(7)

ΔP=2γ(PTT)ΔPTT.

Equation (7) shows that for a short interval of time, with the assumption that variation in elastic modulus is slow, the variation in blood pressure varies linearly with the variation in PTT. It is important to note here from previous studies that this methodology is only comparable with the variation in systolic blood pressure and not the diastolic blood pressure.3334.35

In the present study, the measured PTTD (acquired from two different arteries), which is characteristically similar to PTT (acquired from two sites of the same artery), is investigated for indicating the variation in systolic blood pressure and pulse wave velocity.

2.4.

Experimental Methodology

The FBGPRs used in the present work are essentially a silicone diaphragm adhered onto a open bottom hollow box structure, along with an FBG sensor surface bonded by an industrial grade adhesive on the exterior surface of the silicone diaphragm as shown schematically in Fig. 1. The FBGPRs are positioned such that the silicon diaphragm facade consisting of an FBG sensor rests on the maximal impulse site of the arterial pressure pulse. The pulsatile flow of blood in the artery applies pressure on the silicone diaphragm and the strain variations generated as a consequence on the silicone diaphragm are sensed by the FBG sensor, which provide fundamental quantitative information of arterial pulse pressure waveform.14,15

Fig. 1

Schematic representation of the fiber Bragg grating pulse recorder (FBGPR).14

JBO_20_5_057005_f001.png

The experiments in the present study are within the guidelines of the institutional ethics for human studies and are carried out under the strict supervision of a registered medical practitioner. Also, the subjects have been fully informed about the experimental procedure and their consent is obtained prior to the experiments. Thirty subjects (18 male and 12 female) aged between 24 and 29 years, who are nonsmokers, nonalcoholic, nonhypertensive, and without any known cardiovascular diseases, have volunteered for the present study. Prior to the onset of the test, the subjects are made to sit comfortably on a chair with a back rest and are allowed to acclimatize to the surroundings for 15 min. A Riva Rocci cuff , which measures the blood pressure, is tied around the left arm and a finger pulse oximeter, which measures the heart rate, is clipped on the middle finger of the left arm, together with the Mindray Patient Monitor MEC 1200. Two FBGPRs connected via two separate fibers are employed in the present study to measure the pulse pressure waveform at the carotid arterial site (reflected center Bragg wavelength of 1546 nm) and radial arterial site of the right hand (reflected center Bragg wavelength of 1530 nm) simultaneously. The reflected Bragg wavelengths from both the FBGPRs are acquired using a Micron Optics SM 130-700 interrogator whose reflected spectrum is shown in Fig. 2, with a sampling frequency of 1 kHz or at the rate of one sample per millisecond.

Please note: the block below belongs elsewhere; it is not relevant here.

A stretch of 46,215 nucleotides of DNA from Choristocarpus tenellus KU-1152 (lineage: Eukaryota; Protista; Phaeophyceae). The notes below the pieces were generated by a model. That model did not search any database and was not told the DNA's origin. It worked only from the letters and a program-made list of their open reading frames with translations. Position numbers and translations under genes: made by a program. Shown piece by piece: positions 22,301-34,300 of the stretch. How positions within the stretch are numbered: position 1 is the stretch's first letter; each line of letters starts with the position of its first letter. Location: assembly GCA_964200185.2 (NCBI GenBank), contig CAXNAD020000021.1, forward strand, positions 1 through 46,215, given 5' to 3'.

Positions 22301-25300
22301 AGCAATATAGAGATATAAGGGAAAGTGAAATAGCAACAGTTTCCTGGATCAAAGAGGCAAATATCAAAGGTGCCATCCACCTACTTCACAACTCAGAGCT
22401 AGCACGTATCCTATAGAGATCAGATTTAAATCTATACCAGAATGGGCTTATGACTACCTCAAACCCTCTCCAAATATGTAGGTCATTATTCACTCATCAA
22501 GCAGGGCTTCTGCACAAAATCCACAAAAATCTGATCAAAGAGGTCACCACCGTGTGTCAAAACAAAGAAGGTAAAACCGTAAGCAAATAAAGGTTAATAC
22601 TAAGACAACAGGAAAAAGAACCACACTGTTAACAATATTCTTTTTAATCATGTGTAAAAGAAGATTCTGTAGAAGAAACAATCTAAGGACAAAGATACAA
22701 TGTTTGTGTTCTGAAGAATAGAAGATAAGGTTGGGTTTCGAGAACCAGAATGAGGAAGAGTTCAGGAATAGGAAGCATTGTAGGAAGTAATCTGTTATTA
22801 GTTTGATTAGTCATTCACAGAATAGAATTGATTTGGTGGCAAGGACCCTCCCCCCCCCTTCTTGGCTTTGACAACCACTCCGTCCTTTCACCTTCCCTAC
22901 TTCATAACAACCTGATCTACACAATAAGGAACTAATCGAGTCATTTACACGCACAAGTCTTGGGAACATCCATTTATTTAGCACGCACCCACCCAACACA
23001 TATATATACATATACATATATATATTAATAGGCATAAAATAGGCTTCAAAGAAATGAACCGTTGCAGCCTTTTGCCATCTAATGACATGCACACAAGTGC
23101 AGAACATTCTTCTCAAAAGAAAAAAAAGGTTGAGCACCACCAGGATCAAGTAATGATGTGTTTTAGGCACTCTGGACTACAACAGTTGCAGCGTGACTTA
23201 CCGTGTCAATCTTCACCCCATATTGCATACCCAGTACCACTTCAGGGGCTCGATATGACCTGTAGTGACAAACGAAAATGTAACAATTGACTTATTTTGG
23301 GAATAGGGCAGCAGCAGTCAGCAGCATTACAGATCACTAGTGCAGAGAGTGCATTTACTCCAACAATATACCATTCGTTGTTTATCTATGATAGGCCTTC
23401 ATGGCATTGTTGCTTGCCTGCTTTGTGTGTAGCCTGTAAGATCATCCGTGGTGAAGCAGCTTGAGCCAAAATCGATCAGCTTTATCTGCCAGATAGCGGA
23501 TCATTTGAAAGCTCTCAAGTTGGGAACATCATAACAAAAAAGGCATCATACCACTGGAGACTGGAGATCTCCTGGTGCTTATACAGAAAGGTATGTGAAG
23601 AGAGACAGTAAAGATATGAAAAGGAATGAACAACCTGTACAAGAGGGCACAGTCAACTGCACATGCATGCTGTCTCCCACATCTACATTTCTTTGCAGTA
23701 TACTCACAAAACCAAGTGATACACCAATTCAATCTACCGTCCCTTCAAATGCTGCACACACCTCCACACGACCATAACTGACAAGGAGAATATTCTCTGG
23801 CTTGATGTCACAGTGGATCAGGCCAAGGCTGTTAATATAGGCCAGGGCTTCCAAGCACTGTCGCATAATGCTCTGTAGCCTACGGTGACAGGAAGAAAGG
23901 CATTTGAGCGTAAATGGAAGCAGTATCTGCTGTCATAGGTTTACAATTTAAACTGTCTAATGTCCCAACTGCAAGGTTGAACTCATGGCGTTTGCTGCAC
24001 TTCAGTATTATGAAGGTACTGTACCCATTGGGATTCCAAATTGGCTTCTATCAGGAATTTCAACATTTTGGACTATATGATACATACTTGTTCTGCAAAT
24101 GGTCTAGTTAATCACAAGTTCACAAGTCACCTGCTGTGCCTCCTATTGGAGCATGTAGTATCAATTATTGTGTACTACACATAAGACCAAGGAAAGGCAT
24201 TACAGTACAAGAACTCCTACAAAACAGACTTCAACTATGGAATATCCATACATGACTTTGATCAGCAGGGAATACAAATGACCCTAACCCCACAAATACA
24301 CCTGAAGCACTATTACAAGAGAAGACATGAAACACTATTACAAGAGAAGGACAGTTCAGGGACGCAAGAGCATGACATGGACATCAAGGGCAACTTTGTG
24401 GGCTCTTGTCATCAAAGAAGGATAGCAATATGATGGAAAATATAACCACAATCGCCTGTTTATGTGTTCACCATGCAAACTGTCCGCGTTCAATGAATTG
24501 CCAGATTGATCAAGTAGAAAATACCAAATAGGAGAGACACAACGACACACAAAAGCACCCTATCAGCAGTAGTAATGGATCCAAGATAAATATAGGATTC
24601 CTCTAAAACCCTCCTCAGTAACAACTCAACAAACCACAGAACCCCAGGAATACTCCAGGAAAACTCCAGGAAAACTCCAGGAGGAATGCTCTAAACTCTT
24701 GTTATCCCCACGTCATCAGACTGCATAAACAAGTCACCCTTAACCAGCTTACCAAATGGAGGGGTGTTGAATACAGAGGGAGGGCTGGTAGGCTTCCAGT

Fig. 2

Reflection spectrum obtained from FBG sensors employed in the two FBGPRs.

JBO_20_5_057005_f002.png

The CDU probe (Siemens Acuson S2000) is also placed over the right wrist of the test arm proximal to the FBGPR to measure the pulse wave velocity in the radial artery as shown in Fig. 3. The test duration is 10 min during which the arterial pulse waveforms from both FBGPRs at the carotid and radial arterial sites are continuously recorded. Simultaneously, the blood pressure readings are obtained from the Mindray Patient Monitor with a time interval of 1 min and the pulse wave velocity from CDU technique is obtained once midway during the experiment.

Fig. 3

Simultaneous data acquisition from FBGPRs, color Doppler ultrasound (CDU), and Mindray Patient Monitor during the experimental test.

JBO_20_5_057005_f003.png